Killing and Creation, A Show by Jason Ferguson
written by Jason Ferguson
You ever daydream? I mean really daydream. That process when a thought becomes a little scene playing out in your head, and then that scene turns to a short story. Then before you know it becomes a full-on epic saga! Things like this happen in my mind on a regular basis. For the most part it’s just my fun A.D.D. getting away from me. But on a few occasions, I will stumble upon an original thought.
Recently I was able to put up my first art show. I wanted to title it “Killing and Creation”! The thought has been rolling around my head for years. Once it opened a friend of mine asked me if I would be interested in writing a blog describing the show and the process of which I came up with the idea for the show. So… here I am.
The idea for the series of Killing and Creation came at a very slow pace. I have been a tattoo artist for over 20 years now and the idea for the show occurred to me about 15 years ago. I had gotten back into the medium of ceramics a few years prior and was more or less just playing around, trying to get a natural feeling for the clay. My teachers at the workshop would have a profound influence as they pushed me to grow as a potter.
One day, I still remember, I thought, “huh, I wonder if a tattoo stencil would adhere to the clay body, I don’t see why it wouldn’t.” So, I drew up a Koi fish swimming, and prepped a slab of clay, applied the stencil and BAM! I had a stencil. So, at this point I was like “cool WTF do I do now?” The basic idea was the stencil transfer, but I hadn’t accounted for what to do next. Usually, as a tattoo artist, I’d be like “Line! Shade! Color Fill!” But on a 2D slab of clay, these options were different than drawing. I had to teach myself with some humility relief carving. The Koi slab came out wonderfully, I still have it today in my studio.
I would practice more and figure out the techniques that would work best for me. Trial and error. After a while, I was able to move on from carving into thrown vessels. Some smaller ones at first but then came the day where I threw what I thought was big at the time – my Phoenix vase. Once I carved the vase, and it survived the bisque kiln after Paul our Ceramics technician had it dry out for a month on a shelf. I had a good conversation with him about how to treat the surface. Potters learn the importance of the treatment of your surface. It can make or break the piece. Many pieces in the past ended up as pencil holders, planters, or hidden found objects around the city because of the surface treatment or glaze. I ended up using an Oxide on the outside which turned the best idea. After the piece came out of the glaze kiln, I was awe-struck.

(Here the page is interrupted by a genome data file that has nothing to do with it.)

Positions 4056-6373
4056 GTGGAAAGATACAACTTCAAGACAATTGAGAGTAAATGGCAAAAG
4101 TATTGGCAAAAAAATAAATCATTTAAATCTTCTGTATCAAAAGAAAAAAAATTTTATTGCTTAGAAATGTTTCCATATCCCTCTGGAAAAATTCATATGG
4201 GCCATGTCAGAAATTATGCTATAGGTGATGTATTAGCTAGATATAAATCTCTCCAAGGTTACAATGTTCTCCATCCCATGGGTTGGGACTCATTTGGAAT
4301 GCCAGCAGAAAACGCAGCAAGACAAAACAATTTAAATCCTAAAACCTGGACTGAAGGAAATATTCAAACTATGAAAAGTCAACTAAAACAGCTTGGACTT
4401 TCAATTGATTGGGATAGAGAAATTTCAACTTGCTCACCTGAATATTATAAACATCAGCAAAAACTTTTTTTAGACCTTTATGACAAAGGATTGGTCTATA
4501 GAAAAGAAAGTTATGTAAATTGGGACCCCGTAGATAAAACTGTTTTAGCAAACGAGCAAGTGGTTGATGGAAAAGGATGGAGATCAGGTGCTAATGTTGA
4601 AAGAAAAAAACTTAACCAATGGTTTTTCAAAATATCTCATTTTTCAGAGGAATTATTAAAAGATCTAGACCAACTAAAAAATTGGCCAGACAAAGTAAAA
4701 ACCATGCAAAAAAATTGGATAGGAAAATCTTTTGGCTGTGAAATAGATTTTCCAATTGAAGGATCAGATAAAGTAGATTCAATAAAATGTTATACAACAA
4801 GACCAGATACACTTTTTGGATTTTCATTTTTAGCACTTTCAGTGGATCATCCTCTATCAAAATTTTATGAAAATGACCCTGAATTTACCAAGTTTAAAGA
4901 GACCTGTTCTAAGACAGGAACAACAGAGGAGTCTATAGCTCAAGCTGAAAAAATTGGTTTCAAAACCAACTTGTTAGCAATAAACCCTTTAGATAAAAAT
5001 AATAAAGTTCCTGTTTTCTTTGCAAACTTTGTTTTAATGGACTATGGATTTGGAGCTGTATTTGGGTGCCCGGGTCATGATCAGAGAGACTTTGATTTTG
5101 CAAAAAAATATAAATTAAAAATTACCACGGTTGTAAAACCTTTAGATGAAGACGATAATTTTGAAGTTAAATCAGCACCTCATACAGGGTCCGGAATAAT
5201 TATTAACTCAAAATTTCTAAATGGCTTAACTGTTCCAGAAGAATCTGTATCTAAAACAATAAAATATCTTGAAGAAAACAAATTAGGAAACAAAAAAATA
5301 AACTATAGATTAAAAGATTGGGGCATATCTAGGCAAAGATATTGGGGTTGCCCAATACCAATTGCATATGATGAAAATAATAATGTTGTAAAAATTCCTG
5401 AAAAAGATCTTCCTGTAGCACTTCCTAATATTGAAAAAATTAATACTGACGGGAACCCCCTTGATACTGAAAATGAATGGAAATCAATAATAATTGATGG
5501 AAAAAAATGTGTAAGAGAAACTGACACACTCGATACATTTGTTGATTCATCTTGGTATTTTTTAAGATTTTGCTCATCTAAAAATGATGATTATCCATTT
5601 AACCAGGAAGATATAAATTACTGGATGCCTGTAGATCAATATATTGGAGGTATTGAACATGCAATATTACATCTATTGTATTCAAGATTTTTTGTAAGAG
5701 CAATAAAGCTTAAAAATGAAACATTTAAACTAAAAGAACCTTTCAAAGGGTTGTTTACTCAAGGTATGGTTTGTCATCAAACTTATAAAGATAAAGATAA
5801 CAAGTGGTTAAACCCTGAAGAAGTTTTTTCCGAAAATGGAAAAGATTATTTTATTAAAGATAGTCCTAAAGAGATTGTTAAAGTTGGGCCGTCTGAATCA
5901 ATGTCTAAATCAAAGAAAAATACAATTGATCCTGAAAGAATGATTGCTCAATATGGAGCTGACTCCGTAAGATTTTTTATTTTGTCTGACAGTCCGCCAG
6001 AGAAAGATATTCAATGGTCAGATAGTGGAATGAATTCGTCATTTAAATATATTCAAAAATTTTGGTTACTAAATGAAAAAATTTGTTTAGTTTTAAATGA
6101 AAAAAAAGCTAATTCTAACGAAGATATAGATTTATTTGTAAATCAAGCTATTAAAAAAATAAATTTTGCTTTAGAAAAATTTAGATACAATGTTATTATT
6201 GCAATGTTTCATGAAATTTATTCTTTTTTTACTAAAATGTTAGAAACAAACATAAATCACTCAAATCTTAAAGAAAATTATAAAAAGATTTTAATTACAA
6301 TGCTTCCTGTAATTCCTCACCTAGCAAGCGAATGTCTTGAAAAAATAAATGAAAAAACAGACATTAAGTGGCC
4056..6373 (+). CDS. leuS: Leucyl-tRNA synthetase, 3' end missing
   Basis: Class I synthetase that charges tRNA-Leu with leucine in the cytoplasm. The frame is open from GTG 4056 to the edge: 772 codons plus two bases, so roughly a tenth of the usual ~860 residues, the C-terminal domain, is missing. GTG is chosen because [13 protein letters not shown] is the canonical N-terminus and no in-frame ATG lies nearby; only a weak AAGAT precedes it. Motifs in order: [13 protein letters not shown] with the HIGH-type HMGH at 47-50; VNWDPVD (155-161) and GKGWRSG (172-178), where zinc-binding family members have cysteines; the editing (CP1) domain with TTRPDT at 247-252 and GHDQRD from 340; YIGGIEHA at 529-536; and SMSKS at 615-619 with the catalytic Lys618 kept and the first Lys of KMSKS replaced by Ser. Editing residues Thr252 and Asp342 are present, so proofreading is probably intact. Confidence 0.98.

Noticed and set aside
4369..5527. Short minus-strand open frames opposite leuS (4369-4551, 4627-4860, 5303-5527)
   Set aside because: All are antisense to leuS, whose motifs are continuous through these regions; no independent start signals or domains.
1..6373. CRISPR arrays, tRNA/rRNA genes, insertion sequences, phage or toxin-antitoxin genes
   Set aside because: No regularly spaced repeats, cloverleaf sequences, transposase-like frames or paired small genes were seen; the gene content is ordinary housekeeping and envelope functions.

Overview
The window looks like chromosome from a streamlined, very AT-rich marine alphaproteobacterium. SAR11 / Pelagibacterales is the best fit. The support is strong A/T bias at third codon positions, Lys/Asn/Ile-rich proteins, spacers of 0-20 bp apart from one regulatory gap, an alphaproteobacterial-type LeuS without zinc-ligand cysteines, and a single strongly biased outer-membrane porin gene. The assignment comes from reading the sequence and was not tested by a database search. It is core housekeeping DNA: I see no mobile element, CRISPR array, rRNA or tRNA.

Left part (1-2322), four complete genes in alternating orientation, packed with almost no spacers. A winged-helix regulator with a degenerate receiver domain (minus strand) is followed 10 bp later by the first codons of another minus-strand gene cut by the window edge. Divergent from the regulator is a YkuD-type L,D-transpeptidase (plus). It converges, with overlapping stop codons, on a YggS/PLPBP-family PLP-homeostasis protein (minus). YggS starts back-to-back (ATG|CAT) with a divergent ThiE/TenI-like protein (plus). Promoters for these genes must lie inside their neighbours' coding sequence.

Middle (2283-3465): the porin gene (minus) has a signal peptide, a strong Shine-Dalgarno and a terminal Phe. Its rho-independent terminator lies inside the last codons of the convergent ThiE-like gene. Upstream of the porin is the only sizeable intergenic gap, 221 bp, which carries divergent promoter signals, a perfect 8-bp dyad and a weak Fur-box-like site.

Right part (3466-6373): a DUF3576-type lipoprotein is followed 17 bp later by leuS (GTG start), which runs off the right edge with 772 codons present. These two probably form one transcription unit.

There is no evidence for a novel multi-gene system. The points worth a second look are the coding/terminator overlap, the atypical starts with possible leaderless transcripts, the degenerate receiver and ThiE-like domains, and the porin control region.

After a few months, maybe a year, I had worked on my carving technique with successes and failures but never achieving what I had done with the Phoenix vase. So, I stepped back from trying to force something. At the time I had also started a sculpture class with a new teacher. He challenged me and pushed me. Eventually, an idea clicked.
So as a tattoo artist since I was 20 years old, I had gone back to college to expand my knowledge in the arts. I had the pop culture aspect of tattoo art, but not as far as worldly art.
At Nazareth college, I would find a love for symbolism within art. This would carry over to the already known knowledge of imagery for certain tattoos. When I would look at the vase, I would see the phoenix and my mind would daydream. The image of a bird growing old, bursting into flames, and from the ashes of his demise would be born a new phoenix, a rebirth. I had tattooed many phoenixes in my day, and I had always loved doing them. Then I thought, I wonder if I could sculpt an arm and apply my carving process to bring the imagery to become 3d instead of the traditional 2d of tattoo art?
Taking it a step further I thought “Would the arm be motionless?” That’s not fun. What about holding or doing something? Then as my brain does it started going crazy. It brought me back to when I had learned how to body paint. Long story short, I was accepted on a tv show called Skin Wars Fresh Paint where they took artists of other mediums and taught them how to body paint. During my time there I learned that the movement of the human body helps add to the paint that is applied to the skin, similarly to tattoo art.
The art is supposed to move with the body. I thought “Is there a way to tie the imagery from the arm design into a symbolic reference of which the arm or hand is doing or interacting with?” The first Idea was the phoenix arm. Birth, life, death, rebirth. I thought, what could mirror that? Simple. Building. A house is built, life is lived in it, and eventually, it is changed, destroyed, and either rebuilt or taken back by the earth. The hand of man builds, and usually takes down these structures in some form or another. Whether it be by hand, failed financial support, war, greed, neglect, etc. So, the hammer as a symbol for construction or building was an obvious choice. The opposite side of the coin is the destructive. A hammer can represent a deconstruction, a symbol of war, and in the most primitive form, an object of destruction.